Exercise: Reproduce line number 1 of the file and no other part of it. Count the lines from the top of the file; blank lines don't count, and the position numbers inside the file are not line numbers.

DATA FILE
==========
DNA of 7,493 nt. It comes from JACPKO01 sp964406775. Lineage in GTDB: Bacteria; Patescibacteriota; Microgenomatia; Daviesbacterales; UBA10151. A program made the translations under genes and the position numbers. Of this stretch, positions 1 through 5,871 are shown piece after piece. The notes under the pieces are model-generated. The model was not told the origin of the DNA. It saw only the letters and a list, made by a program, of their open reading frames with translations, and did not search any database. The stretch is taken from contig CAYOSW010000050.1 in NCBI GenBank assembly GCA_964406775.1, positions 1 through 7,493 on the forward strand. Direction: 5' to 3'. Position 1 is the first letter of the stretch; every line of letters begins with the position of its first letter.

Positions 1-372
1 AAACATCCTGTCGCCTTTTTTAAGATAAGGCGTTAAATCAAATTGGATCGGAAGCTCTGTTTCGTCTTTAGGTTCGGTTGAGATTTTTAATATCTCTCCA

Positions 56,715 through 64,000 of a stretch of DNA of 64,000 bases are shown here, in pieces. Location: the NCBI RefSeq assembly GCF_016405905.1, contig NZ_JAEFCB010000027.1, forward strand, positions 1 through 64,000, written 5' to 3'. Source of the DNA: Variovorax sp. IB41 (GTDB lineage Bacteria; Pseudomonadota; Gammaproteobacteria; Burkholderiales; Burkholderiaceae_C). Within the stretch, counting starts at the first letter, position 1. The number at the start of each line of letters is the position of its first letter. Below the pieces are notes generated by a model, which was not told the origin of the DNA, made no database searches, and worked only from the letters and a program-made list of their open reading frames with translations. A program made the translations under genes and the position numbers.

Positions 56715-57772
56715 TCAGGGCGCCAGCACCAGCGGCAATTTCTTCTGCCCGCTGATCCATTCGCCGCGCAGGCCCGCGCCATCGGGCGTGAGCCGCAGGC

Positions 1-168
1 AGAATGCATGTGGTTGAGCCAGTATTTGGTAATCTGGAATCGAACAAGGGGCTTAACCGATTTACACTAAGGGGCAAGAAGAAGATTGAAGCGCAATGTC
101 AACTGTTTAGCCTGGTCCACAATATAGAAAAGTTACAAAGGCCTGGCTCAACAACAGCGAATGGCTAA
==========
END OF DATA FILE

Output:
DNA of 7,493 nt. It comes from JACPKO01 sp964406775. Lineage in GTDB: Bacteria; Patescibacteriota; Microgenomatia; Daviesbacterales; UBA10151. A program made the translations under genes and the position numbers. Of this stretch, positions 1 through 5,871 are shown piece after piece. The notes under the pieces are model-generated. The model was not told the origin of the DNA. It saw only the letters and a list, made by a program, of their open reading frames with translations, and did not search any database. The stretch is taken from contig CAYOSW010000050.1 in NCBI GenBank assembly GCA_964406775.1, positions 1 through 7,493 on the forward strand. Direction: 5' to 3'. Position 1 is the first letter of the stretch; every line of letters begins with the position of its first letter.